1985: First factory & NAMM Show
Image: Jesse Grant / Getty Images for NAMM
Things were looking up, with a good few orders for Paul’s new guitars from artists, and, following a successful first trip to the NAMM show, he packed up his truck and drove to various dealers on the east coast of America. They were impressed and Smith returned with enough pre-orders to open his own factory in Annapolis, Maryland in 1985. This is also the year that PRS start making their own pickups in-house, allowing them to have total control over the tone of the instruments.
Less than a year later, production had ramped up, and PRS had produced their 1000th guitar on 27th June 1986. A few years later, they introduced the CE range which featured a bolt-on neck lending a slightly different sound and a more affordable price tag.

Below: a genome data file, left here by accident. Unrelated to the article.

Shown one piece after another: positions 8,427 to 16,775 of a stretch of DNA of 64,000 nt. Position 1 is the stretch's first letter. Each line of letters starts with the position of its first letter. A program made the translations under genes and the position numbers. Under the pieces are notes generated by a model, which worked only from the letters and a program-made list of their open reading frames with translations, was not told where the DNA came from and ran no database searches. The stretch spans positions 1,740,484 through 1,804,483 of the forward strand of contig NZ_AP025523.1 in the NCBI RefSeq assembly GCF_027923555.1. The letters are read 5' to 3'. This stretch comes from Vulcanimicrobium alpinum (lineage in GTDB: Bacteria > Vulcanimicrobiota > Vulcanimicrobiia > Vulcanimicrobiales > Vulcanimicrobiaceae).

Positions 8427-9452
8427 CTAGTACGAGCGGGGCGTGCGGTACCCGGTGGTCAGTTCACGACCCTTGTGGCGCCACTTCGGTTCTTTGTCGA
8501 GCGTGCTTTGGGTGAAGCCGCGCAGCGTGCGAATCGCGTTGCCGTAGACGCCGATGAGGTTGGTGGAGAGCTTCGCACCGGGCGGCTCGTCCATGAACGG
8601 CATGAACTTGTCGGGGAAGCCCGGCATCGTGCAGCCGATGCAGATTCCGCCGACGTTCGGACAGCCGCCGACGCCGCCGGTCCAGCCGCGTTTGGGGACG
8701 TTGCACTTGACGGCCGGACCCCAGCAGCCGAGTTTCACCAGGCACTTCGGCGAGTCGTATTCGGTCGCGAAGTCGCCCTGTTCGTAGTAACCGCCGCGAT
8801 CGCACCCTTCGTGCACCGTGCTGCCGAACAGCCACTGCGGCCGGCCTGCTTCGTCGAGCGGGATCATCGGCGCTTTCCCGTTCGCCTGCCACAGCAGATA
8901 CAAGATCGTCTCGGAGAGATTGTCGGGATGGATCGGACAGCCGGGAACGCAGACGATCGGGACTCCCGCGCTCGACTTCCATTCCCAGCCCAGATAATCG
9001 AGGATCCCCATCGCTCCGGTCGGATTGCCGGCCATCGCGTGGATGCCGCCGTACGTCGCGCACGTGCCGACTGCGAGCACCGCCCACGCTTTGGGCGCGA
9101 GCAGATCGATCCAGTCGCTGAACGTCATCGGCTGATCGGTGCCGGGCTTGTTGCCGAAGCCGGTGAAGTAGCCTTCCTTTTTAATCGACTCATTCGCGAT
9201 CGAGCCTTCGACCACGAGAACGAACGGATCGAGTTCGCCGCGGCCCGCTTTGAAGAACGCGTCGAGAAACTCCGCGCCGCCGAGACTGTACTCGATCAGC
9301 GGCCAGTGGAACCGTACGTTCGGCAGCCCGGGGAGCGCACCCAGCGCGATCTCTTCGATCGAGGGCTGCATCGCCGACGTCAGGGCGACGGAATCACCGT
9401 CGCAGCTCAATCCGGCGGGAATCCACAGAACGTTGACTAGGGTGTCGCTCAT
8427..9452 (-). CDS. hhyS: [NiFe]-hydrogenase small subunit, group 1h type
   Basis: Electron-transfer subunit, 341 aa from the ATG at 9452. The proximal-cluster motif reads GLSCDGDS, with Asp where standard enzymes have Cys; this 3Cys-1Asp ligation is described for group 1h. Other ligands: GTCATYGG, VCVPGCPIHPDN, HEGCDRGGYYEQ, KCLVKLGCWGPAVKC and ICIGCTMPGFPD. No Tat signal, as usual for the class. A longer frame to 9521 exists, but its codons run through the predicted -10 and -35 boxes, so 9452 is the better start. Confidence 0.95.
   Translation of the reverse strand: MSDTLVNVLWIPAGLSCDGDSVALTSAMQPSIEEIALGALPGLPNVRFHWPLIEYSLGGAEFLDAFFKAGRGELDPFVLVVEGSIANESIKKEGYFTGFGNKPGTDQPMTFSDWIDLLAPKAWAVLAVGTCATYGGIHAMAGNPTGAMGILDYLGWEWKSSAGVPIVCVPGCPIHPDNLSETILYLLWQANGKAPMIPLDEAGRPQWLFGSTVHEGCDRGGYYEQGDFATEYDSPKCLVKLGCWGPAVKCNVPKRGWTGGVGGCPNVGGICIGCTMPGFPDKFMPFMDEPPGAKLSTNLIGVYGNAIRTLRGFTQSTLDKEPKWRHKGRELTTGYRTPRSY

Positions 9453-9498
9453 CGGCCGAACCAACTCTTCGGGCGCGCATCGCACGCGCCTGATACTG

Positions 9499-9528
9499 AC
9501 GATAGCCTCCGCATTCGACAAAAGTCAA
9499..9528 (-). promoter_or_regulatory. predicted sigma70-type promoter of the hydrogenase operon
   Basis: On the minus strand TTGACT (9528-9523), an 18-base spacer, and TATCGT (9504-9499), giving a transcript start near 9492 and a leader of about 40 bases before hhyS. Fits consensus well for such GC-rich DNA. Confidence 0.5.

Continued innovation in the 90s
PRS carried on trying new and wonderful things, including the introduction of the collectable Dragon series, starting with Dragon I in 1992. These were super high-end guitars, baring a dragon inlaid all the way down the fingerboard, highly figured woods and very limited numbers. Their 22 fret construction was a departure from the usual 24 frets, and eventually led to the birth of the Custom 22 in 1993 – a model that is still widely popular today.
In 1996, PRS opened up their Private Stock programme. This featured a small and highly skilled set of luthiers, including Paul himself building some world-class guitars, utilising some of the best materials on the planet. Private Stock guitars are still available and can be seen as heirlooms to be passed down within the family.
Ted McCarty
PRS Smokeburst McCarty. Image: Nigel Osbourne / Redferns